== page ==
Jersey Girl (2004)

Rated PG-13 Our content rating V-0; L-4; S-6/N-1.

For what does it profit a man if he gains the whole world and loses or forfeits himself?
Luke 9:25

Keep your life free from love of money, and be content with what you have; for he has said, “I will never fail you nor forsake you.” Hebrews 13:5

Jersey Girl

Ollie Trinke (Ben Affleck) is a rising Manhattan publicist deeply in love with his pregnant wife (Jennifer Lopez). He loves living in the city with all its cultural activities and glitzy excitement. However, his wife dies in childbirth, leaving him with a daughter to raise. He names her Gertrude, after her mother and moves in with his widower father Bart Trinke (George Carlin) in Jersey. This means a hectic commute into Manhattan, and always a frantic juggling of his schedule to accommodate the needs of his daughter, especially when Gertie grows old enough to enter school. Usually it is Bart who does the accommodating because of the demands of Ollie’s job. The latter is not going so well, and indeed, drops into the toilet when, at a press conference, Ollie goes ballistic and disses a TV actor and singer about whom he knows little—Will Smith. Almost before he can say again “the Fresh Prince of Bel Air” he is ushered out the door with his personal things. He finds work with his father in the maintenance department of the city. Gertie loves it when her father picks her up after school in his “chariot,” a street sweeping machine.

Ollie, of course, longs for the more exciting days of city living. He tries many times to secure another publicist position, but to no avail. In the meantime, he takes Gertie to the local video store where, as Gertie is looking through the family section, he sticks his hand through the curtain that closes off the “adult” section and grabs whatever is available. He has remained true, in his eyes, to the memory of his wife—and Jennifer Lopez is so radiant in her brief role that we can believe Ollie’s devotion to her memory—but he is a young male who needs to let out those sexual urges. One day the clerk Maya (Liv Tyler) draws him up short by commenting on his taste for porno films, telling him that she would like to question him about it as part of a research paper she is writing. He is shy about discussing this, but she boldly tells him that he needs the real thing, and not only that, she will give it to him.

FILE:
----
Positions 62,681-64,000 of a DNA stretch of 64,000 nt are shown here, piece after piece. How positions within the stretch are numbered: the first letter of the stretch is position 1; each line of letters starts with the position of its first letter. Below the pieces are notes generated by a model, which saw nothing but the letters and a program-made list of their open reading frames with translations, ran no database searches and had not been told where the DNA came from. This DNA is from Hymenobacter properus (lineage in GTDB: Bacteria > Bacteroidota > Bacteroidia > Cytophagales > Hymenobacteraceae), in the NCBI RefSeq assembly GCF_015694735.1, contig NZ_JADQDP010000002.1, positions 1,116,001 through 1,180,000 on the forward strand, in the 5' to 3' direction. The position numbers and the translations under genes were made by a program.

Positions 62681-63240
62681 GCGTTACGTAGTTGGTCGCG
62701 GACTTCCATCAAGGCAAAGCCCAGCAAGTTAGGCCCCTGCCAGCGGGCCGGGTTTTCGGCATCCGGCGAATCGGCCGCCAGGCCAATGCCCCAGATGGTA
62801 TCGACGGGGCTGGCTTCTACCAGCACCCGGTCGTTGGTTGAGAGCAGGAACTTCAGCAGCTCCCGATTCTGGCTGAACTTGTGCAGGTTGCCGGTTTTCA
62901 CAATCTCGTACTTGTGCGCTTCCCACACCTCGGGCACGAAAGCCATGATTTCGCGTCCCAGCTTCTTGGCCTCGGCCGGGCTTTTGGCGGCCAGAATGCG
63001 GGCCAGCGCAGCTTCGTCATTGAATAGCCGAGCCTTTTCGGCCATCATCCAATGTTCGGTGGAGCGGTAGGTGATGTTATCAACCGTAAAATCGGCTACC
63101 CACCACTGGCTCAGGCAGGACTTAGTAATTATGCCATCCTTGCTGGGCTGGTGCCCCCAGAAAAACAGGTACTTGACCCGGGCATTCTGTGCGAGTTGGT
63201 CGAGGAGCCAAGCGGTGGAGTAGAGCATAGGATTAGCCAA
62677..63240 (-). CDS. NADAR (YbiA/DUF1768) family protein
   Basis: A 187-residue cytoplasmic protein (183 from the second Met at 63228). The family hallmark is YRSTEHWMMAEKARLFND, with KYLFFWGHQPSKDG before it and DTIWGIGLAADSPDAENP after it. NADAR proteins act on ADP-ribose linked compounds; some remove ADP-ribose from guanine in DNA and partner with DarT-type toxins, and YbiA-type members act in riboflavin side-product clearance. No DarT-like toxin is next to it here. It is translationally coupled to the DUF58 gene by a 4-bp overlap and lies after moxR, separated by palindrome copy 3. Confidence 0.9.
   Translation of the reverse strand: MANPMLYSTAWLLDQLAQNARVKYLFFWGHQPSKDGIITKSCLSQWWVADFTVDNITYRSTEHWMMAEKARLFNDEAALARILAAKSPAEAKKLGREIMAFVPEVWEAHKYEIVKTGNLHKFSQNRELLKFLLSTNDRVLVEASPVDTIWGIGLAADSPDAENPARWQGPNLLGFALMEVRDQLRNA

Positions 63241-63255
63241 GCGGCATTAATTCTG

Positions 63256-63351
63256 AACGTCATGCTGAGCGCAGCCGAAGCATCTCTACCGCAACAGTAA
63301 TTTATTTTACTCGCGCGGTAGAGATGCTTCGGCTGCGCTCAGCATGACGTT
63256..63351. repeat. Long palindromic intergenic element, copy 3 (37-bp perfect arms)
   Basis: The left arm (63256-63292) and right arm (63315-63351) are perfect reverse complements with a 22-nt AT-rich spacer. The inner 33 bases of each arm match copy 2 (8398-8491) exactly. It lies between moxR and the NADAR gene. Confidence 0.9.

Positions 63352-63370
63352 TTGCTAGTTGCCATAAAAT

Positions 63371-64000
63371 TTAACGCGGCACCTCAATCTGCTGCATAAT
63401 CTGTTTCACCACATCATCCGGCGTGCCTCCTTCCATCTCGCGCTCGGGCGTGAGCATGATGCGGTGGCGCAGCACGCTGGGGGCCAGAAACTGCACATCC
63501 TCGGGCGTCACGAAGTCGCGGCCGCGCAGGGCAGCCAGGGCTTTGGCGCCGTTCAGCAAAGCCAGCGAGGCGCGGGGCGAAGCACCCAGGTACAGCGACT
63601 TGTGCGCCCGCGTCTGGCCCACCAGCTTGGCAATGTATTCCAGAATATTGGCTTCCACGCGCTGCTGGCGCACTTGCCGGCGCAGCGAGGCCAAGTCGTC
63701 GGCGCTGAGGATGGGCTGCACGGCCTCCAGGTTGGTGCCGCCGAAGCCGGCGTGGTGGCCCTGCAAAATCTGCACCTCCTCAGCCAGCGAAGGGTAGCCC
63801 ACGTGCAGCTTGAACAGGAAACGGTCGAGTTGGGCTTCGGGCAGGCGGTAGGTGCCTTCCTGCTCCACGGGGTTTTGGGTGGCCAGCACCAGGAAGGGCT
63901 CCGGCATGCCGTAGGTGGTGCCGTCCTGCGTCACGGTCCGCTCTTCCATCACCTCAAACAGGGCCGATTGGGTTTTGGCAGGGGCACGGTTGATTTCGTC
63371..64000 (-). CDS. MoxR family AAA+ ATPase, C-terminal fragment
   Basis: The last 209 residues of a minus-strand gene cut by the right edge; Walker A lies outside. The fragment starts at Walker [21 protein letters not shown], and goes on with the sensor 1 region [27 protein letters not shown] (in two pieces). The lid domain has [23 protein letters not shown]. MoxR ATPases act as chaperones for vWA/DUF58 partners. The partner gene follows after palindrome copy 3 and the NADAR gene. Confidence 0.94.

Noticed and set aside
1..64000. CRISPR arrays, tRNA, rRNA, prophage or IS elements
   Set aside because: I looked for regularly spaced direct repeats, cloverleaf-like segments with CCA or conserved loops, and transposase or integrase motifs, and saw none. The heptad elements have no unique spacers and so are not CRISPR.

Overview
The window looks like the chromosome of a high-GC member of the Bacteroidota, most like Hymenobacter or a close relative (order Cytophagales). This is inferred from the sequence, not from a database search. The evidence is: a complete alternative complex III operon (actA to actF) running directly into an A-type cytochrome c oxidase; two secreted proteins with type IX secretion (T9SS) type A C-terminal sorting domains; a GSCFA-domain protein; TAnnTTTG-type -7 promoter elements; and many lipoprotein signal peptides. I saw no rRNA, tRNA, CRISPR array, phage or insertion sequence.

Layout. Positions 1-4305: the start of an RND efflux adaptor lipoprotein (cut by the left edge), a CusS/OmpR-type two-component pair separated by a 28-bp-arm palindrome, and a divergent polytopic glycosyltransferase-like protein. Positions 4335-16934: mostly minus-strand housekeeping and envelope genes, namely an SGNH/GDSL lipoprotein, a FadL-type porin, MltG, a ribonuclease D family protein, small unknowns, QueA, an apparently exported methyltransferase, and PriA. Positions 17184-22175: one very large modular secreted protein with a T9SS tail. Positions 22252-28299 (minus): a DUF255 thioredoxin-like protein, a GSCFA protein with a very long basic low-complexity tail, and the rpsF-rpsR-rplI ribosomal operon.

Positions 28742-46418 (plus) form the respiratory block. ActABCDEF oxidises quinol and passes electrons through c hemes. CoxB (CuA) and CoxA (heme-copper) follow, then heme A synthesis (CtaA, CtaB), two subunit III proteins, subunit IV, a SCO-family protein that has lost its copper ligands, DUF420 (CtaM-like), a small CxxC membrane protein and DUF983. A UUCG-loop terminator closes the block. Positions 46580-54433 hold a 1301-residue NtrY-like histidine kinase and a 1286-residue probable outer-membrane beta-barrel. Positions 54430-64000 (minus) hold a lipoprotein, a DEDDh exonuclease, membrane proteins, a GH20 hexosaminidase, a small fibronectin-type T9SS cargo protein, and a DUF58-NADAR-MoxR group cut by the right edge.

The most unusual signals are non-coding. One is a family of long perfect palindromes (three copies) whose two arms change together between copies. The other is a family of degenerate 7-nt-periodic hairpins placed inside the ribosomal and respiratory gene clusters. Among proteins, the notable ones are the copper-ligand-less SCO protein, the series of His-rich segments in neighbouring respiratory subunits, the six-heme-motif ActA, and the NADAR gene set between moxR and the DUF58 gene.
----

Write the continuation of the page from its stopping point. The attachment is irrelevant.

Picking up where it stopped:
Now, this offer hardly sounds like an act of grace in the writing about it. However, while watching the film, Liv Tyler is skillful enough to make us believe that she is offering herself out of genuine concern for Ollie, so that her unorthodox offer is not just the seduction technique of a modern woman. Her Maya is actually naïve in some ways, but also bold, sensitive and caring. When Ollie agrees to her plan and brings Maya to his home, the two are interrupted by the earlier than usual return from school of Gertie. How matters develop between them, and of course, Ollie’s being confronted with a choice, when he at last is successful in landing another job that will require his and Gertie’s moving back to Manhattan—is a delight to watch.

This Kevin Smith film will be a little gentler on the ears of those bothered by the usual scatological language of this gifted filmmaker’s work. Maybe it is because one of the main characters is a 7 or 8 year-old girl— Raquel Castro is marvelously convincing as Gertie Trinke—as well as the theme of character transformation. The frank sexual talk will be offsetting to some, but all in all, this romantic comedy offers plenty of material for a group of young adults to explore. There are many clichés associated with character transformation films—such as the parent frantically trying to fight his way through traffic so that he will arrive at the school auditorium in time to catch his daughter’s act—but Kevin Smith and his fine cast make us care so much that most viewers will readily overlook them.